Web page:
Yes, there is a point to all of this. The key article is the business case study from Huizenga Business School at Nova Southeastern. Very handy. W.L. Gore & Associates is the fave of most postmodern organizational theorists, who see the company’s lack of official hierarchy as the true networked organization.
I believe that Gore has a great culture, but I don’t see that they ahve eschewed all ranking of individuals. Some people make more money than others. The company ties pay entirely to team performance at the same time tying it solely to invididual performance. The business press does not have the entire picture, obviously.
Gore has a rabid workforce without that big of an ex-worker detractor realm, unlike most of the other Great Places to Work.
The Notes (mostly from HiBeam)
Herman, James. 2002. “Global value webs: logistics and the XML Internet“. Supply Chain Management Review, July 1, 2002.
The value web model may allow a company to stay at a comfortable size that retains agility, maintains its culture, and is appropriate for its chosen core activities. A company like world-renowned fluoropolymer manufacturer W.L. Gore & Associates, which has under 10,000 employees, could not promote the same highly innovative internal culture if it grew to 100,000 people. (12) To meet the needs of certain customers, it now partners to grow its market and revenue without a concomitant increase in people.
Carter, Rick. 2002. “W.L. Gore & Associates, Inc.: Quality’s different drummer“. Industrial Maintenance & Plant Operation, 2002 January 1.
Huizenga Business School. CASE 6-13 W. L. Gore & Associates, Inc.“. [at the H. Wayne Huizenga School of Business & Entrepreneurship at Nova Southeastern University.
Hasek, Glenn. 2000. “The Right Chemistry: W.L. Gore & Associates, Company Profile“. Industry Week, March 6, 2000.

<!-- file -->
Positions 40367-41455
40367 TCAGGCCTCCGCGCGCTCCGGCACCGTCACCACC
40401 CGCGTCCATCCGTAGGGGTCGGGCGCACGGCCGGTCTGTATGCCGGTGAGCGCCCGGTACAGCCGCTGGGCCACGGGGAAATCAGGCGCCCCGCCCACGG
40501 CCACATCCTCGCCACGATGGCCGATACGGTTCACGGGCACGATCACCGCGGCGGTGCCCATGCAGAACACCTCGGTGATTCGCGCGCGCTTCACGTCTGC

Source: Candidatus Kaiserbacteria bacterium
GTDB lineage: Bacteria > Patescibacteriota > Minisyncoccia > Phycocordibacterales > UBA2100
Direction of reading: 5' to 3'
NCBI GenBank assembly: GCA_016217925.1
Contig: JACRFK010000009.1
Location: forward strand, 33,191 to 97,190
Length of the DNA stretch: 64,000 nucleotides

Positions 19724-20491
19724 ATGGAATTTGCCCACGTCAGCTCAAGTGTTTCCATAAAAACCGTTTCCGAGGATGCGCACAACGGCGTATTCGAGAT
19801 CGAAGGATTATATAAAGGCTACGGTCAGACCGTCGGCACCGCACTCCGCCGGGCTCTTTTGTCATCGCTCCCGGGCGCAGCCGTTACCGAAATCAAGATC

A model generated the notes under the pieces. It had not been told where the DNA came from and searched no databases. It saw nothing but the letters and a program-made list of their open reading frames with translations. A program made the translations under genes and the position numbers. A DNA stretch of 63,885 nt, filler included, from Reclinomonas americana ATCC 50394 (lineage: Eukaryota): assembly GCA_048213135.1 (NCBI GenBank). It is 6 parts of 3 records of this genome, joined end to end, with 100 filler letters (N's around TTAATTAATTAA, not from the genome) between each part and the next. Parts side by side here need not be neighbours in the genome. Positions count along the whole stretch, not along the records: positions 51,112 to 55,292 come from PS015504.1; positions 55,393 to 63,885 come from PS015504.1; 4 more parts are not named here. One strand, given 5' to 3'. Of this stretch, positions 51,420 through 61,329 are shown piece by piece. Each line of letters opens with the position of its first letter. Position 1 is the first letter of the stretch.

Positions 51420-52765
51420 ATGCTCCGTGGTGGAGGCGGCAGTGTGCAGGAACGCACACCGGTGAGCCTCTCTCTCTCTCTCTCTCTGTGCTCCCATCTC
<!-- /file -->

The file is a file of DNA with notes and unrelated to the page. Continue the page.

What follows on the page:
The lattice system presents other challenges, as well. Ironically, the company’s openness backfired more than a year ago when it became necessary to trim its workforce in the fabrics and medical-products divisions. Several hundred associates were laid off, primarily in the medical-products division in Flagstaff, Ariz.
The company was upfront about the layoffs and informed associates of the cutbacks six months before they occurred. The media in Flagstaff then helped spread the bad news. Even though many associates were reassigned to other of the company’s facilities, the firm received bad press. “In the end, I decided we didn’t handle that one well,” says Sally Gore.
Field, Karen Auguston. 2002. “Giving engineers the freedom to engineer (W. L. Gore & Associates Inc.)“. Design News; August 5, 2002.
It’s the perfect environment for engineers like Paul Warren, who have no fixed or assigned chain-of-command to report through. Instead, workers are organized around project teams or business units and communicate directly with one another. Sponsors, not bosses, provide career guidance and help engineers reach their full potential. During his career, Warren has worked as a process engineer, product manager, and in product development. Today, he’s recognized both inside and outside the company as an expert on cables….
“We abhor bureaucracy and work to stamp it out. In fact, we have a saying here that if you’re not inventing it, making it, or selling it, you’re wasting your time,” says Bill Delaney, Electronics Products Business Leader.
Actually, that should probably read Bill Delaney, Associate and a business leader for electronics products.
Food & Drug Packaging. 2003. “Procter & Gamble has bought the Glide dental floss business from W.L. Gore & Associates.” Food & Drug Packaging, 10/1/2003.
Procter & Gamble has bought the Glide dental floss business from W.L. Gore & Associates. Glide floss is the market leader in dental offices and the number two retail brand in the U.S. with annual sates of more than $45 million.
Markham, Chris. 2005. “Full bore at Gore“. The Arizona Daily Sun (Flagstaff, Arizona) (via Knight-Ridder/Tribune Business News), Jan 23, 2005.
But behind the curtain drawn to protect more than 40 years as a privately held company built on innovation, you find a C-shaped conference table designed so everyone’s looking at each other. The shape eliminates adversity and positions of power while promoting direct eye contact. Every Gore facility has one of these tables in its conference room.
Image Credit: Rugby Union players from Charters Towers (1904). Via Queensland State Library, collection.